November the fourteenth in 1981 saw a particularly dreadful accident occur. This time the young man that lost his life did not try to climb the face of the waterfall but died from a fall from the top when he tried to save his dog. Three young brothers, Colm, Ciaran and Brian Daly from West Finglas decided to take the family dog and spend the afternoon at the Waterfall. After making their way to the top of the falls the dog went too close to the edge. Colm, aged 28, made to grab the dog but slipped on the rocky surface and fell the almost 400 ft. His injuries were so severe he died later in hospital.

Again, another young visitor, this time a female, lost her life from a fall off the summit of the waterfall in August 1991. Sylvie Gratt aged 24, on holiday from France with her boyfriend, had been walking along the top of the cliff. The edge was fenced off which led the authorities to believe the couple were walking on the outer side of the fence when the accident happened. Poor Sylvia died from head injuries in hospital soon after the accident. The Independent newspaper commented that a similar accident occurred two years before.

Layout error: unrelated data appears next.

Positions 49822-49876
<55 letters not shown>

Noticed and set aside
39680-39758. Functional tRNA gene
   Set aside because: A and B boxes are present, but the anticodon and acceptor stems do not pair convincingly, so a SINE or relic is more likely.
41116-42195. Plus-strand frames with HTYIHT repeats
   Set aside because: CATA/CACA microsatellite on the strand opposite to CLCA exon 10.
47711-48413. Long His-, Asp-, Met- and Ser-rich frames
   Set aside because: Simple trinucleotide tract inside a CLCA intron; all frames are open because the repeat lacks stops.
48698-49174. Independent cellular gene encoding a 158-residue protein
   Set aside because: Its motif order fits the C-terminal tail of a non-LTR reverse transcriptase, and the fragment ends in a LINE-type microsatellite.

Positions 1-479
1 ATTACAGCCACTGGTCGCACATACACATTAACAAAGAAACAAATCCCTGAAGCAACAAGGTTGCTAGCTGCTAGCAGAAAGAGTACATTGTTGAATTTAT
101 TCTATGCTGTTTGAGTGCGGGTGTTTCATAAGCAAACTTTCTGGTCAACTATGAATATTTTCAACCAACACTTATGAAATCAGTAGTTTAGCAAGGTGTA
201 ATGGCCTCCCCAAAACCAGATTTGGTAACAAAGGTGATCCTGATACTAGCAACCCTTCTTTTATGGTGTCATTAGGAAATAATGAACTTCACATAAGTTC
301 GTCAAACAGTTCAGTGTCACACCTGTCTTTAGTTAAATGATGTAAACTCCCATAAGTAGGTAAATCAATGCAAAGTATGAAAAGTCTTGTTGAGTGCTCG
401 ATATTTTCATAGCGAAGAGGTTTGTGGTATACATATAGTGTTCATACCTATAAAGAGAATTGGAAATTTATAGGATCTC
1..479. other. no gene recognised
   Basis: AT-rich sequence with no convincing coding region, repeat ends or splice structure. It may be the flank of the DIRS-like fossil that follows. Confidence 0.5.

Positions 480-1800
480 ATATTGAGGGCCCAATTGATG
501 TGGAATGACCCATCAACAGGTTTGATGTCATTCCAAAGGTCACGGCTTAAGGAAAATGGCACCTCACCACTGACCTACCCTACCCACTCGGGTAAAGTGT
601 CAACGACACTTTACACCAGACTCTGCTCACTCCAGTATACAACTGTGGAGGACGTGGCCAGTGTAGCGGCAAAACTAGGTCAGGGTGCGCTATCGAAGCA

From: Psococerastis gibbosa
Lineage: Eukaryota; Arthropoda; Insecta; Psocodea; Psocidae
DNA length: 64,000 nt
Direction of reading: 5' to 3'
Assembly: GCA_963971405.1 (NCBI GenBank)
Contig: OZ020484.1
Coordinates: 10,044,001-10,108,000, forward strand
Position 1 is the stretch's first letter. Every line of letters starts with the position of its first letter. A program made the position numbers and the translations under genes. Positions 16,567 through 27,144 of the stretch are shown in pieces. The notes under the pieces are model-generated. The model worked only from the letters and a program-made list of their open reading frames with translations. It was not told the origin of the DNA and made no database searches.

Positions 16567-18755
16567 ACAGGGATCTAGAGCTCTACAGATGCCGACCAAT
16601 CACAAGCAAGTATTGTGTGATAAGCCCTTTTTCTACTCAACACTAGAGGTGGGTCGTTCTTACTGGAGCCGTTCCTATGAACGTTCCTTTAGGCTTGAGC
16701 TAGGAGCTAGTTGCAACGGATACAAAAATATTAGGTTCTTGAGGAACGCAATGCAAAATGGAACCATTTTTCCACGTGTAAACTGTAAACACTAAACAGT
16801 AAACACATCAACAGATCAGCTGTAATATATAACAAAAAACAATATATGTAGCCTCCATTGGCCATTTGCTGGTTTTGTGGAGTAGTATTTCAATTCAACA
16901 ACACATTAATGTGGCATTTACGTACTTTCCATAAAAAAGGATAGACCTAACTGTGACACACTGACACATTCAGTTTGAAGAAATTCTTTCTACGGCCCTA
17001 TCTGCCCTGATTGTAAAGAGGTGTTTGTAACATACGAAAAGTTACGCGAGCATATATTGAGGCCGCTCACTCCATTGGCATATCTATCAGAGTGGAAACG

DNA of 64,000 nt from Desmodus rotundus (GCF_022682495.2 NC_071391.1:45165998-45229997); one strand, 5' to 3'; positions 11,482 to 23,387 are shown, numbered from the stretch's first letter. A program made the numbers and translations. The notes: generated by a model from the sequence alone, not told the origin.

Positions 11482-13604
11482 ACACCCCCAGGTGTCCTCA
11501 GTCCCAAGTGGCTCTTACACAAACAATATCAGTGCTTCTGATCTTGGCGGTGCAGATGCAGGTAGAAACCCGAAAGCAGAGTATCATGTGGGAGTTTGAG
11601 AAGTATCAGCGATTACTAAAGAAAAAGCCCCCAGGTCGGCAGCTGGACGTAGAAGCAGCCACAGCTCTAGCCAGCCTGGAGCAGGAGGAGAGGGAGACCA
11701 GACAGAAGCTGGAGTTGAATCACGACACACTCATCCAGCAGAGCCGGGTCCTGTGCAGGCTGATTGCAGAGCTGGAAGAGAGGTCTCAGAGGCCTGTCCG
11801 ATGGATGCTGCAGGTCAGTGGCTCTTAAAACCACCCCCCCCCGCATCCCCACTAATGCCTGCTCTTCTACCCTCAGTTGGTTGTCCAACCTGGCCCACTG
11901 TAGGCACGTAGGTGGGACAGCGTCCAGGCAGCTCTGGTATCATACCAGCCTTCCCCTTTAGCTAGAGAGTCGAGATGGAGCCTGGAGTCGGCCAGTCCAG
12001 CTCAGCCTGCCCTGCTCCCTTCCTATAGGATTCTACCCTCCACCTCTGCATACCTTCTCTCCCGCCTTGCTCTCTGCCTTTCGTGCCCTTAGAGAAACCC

As someone with a healthy fear of heights I can’t imagine ever looking at Powerscourt Waterfall and yearning to climb to the top. However I do remember as children walking, even running, across the sides of the bridge near the Bog Meadow although we were all aware someone had previously fallen off. This account of the tragedies at the Waterfall illustrates that sense of mortality that most young people lack. With all the dangers involved that desire to reach the top has just proved too tempting to resist. Hopefully the warning signs, fencing and knowledge of past tragedies will be successful in deterring any further climbs, however the records of events over the past one hundred years would indicate otherwise.